I was not particularly looking forward to reading this book. I was expecting it to be like The Name of the Rose which was hard work and that wasn’t exactly what I felt like reading while away.
But I was consistently surprised by how not boring Foucault’s Pendulum is. It’s the story of Casaubon, a student writing a thesis on the Templars with an interest in the spiritual, mystical and occult. He falls into working at a vanity publisher whose owner has decided to start publishing in the area. After reading one to many manuscripts on occult conspiracy theories he and two other editors (Belbo and Diotalevi) decide they can do better and start creating The Plan, a conspiracy theory to end all conspiracy theories, linking anything and everything in a huge esoteric plot.
Just like The Name of the Rose there’s a lot of information, hostory and stories that force their way from the background to the foreground of the story. Maybe I knew better what to expect going in but this time I found it not only much easier to follow but also much more interesting. Could also be because it’s about secret societies and plots to rule the world. As the information kept piling on I kept expecting it to get worse and for me to lose track but it wasn’t too tricky.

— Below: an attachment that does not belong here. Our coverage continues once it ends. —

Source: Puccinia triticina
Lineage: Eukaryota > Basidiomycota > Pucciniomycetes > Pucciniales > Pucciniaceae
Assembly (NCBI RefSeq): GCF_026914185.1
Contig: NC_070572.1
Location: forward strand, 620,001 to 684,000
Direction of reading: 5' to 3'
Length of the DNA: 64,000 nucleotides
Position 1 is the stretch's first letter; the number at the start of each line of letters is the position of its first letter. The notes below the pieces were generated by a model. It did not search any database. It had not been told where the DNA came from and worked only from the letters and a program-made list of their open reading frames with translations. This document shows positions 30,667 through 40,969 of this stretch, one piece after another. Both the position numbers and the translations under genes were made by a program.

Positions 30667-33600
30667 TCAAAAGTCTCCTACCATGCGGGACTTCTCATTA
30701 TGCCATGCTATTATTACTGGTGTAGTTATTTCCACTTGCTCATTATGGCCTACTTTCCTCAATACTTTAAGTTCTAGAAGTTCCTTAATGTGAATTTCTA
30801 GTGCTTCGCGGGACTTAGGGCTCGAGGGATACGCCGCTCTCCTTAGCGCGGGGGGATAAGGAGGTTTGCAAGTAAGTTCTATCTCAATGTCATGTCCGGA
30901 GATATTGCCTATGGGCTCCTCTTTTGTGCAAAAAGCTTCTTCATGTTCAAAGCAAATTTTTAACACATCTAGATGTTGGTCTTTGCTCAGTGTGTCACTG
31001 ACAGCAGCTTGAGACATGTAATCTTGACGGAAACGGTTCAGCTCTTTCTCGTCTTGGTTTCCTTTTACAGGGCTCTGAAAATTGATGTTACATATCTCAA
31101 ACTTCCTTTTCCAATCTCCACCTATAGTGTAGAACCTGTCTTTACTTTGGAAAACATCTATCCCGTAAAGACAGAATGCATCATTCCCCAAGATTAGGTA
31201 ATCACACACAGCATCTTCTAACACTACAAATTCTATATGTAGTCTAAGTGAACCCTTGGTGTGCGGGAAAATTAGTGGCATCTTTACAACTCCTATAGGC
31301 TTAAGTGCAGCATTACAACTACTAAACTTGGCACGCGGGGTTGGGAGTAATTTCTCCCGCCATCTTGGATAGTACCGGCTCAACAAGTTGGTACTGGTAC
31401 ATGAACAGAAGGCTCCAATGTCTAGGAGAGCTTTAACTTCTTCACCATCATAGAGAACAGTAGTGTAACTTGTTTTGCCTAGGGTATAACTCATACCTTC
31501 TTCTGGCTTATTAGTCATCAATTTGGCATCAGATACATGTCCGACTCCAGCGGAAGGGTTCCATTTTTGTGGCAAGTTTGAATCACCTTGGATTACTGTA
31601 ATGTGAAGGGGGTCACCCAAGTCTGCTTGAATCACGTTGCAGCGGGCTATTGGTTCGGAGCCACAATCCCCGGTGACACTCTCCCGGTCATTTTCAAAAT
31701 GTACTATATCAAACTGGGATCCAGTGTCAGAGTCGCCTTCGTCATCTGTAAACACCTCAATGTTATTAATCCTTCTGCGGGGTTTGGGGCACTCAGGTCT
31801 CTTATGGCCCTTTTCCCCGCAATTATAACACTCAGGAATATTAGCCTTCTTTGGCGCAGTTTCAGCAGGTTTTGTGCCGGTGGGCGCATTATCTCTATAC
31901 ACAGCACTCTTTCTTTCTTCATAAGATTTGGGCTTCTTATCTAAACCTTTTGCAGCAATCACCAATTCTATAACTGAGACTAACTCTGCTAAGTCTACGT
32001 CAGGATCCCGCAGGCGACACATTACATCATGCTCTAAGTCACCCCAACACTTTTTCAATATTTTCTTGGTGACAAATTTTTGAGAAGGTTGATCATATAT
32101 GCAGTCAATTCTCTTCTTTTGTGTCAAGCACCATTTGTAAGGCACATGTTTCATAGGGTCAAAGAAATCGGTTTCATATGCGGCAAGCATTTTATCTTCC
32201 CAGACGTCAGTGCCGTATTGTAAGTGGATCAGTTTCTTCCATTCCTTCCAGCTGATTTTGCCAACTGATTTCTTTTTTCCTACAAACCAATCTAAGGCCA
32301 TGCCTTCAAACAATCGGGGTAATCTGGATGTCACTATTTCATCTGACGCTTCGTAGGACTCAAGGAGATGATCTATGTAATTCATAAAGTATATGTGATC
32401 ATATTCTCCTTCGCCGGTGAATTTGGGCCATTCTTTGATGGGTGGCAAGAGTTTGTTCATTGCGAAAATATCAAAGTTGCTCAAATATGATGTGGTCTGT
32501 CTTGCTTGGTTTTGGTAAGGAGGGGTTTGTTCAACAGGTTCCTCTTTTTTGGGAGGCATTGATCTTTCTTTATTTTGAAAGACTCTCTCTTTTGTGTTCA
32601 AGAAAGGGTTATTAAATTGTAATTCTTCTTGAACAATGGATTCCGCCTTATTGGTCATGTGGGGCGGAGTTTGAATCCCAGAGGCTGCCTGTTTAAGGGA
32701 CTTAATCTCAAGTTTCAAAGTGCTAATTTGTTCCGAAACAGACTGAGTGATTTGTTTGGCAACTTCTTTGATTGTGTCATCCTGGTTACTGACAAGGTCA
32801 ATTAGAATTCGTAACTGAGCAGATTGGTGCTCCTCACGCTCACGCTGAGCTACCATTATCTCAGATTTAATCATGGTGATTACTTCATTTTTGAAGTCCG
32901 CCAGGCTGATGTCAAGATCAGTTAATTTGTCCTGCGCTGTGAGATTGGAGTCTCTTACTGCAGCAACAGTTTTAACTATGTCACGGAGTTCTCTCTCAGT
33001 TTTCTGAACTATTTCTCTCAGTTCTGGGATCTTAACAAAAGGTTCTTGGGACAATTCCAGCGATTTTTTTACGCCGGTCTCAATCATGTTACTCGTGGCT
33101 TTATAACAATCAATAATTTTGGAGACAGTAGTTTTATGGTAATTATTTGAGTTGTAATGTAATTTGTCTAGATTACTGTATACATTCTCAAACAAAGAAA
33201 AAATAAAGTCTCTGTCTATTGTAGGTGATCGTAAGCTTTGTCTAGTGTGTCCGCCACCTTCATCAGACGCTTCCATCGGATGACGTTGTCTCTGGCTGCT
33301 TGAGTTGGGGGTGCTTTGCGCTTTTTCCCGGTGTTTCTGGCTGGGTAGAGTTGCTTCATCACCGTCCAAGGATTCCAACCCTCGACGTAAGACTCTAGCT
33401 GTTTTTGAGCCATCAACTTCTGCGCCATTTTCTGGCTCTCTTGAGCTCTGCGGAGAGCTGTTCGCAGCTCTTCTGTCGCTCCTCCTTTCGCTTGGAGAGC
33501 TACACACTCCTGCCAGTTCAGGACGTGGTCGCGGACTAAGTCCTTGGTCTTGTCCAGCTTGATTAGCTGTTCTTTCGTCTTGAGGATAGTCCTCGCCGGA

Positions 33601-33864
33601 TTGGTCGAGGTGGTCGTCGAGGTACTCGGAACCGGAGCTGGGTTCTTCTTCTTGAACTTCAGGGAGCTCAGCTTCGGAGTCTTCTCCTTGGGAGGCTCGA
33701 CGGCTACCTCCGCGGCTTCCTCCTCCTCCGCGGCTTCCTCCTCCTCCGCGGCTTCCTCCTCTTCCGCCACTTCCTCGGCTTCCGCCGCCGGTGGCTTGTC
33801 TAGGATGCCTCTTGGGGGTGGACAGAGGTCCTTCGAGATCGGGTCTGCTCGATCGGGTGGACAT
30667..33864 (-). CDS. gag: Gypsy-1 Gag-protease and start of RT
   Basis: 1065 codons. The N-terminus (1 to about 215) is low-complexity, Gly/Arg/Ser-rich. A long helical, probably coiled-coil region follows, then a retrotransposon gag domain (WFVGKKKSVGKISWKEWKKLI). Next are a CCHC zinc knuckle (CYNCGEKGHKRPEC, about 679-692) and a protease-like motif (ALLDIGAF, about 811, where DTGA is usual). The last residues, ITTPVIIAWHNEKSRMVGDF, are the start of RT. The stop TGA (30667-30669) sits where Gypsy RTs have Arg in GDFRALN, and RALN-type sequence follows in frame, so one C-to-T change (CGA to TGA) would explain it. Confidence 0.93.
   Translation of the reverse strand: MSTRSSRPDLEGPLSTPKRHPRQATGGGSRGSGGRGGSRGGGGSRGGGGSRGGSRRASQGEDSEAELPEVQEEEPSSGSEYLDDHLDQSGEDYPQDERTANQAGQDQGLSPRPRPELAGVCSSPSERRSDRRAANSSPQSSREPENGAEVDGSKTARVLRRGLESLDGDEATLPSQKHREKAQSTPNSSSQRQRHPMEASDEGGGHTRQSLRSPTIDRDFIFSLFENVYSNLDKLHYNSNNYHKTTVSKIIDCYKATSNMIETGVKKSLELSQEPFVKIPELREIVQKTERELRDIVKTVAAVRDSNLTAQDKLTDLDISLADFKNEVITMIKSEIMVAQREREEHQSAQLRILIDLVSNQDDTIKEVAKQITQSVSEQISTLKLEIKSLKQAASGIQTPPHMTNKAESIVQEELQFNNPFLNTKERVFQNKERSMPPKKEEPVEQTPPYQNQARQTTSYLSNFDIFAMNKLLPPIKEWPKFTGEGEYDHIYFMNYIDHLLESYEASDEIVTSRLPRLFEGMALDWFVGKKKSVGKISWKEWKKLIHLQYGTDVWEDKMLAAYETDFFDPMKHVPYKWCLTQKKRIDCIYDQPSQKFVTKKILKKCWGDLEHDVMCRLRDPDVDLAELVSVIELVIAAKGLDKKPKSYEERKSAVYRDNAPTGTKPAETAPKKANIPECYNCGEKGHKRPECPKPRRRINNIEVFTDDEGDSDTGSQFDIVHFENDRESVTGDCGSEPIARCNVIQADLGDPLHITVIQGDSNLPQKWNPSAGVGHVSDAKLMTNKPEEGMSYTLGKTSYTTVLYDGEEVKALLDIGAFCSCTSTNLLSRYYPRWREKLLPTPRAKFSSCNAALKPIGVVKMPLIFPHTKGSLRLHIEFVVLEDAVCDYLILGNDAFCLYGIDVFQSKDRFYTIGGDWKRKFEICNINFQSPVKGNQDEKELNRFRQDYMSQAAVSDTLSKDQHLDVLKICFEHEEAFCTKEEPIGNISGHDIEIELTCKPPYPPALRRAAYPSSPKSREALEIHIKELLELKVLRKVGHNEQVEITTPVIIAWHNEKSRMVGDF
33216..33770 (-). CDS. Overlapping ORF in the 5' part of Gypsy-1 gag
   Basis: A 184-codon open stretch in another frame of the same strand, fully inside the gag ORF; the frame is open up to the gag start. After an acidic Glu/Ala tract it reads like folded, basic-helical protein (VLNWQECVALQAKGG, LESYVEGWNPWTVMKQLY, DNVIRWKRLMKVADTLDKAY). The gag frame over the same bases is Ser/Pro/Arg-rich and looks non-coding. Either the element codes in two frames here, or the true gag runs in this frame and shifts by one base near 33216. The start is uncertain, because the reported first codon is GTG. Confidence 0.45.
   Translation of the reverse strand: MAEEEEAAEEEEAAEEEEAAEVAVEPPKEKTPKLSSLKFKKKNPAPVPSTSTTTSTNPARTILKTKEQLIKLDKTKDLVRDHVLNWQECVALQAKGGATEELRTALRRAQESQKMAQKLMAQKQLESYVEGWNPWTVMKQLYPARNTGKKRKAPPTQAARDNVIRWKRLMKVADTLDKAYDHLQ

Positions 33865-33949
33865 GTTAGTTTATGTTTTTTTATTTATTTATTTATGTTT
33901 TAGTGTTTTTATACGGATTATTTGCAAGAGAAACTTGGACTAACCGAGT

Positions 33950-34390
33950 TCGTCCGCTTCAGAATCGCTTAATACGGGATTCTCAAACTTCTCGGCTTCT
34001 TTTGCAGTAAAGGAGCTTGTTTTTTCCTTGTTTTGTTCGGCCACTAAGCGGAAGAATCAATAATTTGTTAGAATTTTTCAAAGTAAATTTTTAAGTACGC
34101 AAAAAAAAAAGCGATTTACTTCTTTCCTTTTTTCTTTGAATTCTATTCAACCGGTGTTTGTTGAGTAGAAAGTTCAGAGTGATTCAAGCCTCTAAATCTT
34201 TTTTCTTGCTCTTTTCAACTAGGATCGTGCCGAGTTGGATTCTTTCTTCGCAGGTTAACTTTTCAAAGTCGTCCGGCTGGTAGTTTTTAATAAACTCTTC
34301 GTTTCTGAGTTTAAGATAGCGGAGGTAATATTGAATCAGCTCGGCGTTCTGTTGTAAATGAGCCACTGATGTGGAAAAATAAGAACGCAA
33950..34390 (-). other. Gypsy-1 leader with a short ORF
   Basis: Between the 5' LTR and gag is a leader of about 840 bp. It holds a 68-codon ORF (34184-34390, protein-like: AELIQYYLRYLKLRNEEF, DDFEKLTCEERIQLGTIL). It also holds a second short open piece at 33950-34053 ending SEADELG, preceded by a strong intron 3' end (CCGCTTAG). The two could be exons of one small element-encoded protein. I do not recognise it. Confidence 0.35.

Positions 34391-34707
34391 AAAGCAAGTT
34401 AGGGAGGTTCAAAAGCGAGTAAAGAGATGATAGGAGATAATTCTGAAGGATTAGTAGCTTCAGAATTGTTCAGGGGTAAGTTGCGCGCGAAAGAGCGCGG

It’s also interspersed with the characters’ experiences of weird semi-religious rites and ceremonies and Belbo’s reminiscences about his childhood during World War II. The novel alternates between the characters’ tongue in cheek construction of The Plan and a creeping sense of dread that comes through in the dissappearances, coincidences and real danger that the characters find themselves in.
On a travelling note, this book gives me very little to work with. Set mainly in Milan it bounces around the countryside a bit, but is mostly place-less and generally European, looking at continental theories that make the whole of Europe seem to be one big occult playground. Apart from some episodes in Belbo’s countryside childhood it could be pretty much set anyway. Also there’s some evocative stuff in Brazil but I don’t happen to be in Brazil. But I really liked Florence and especially all the smaller cities around it. Bologna was my favourite, a lovely mix fancy archeological sites, impressive churches and windy streets of shops and produce. Siena was the winner for amazing churches, one that was all stripy and starry with a quirky charm that made me think of Hogwarts and another looked like it had grown out of the city walls. Actually I guess all the walled cities are kind of Templar-plot-esque…
Anyway I definitely enjoyed Foucault’s Pendulum AND I feel smarter for reading it. I wouldn’t call it gripping but it had lots of interesting history, real as well as made up, and every time it got to be too much, Lia (Casaubon’s partner) would step in with some beautiful, down to earth insight into our search for meaning and the wacky roads it takes.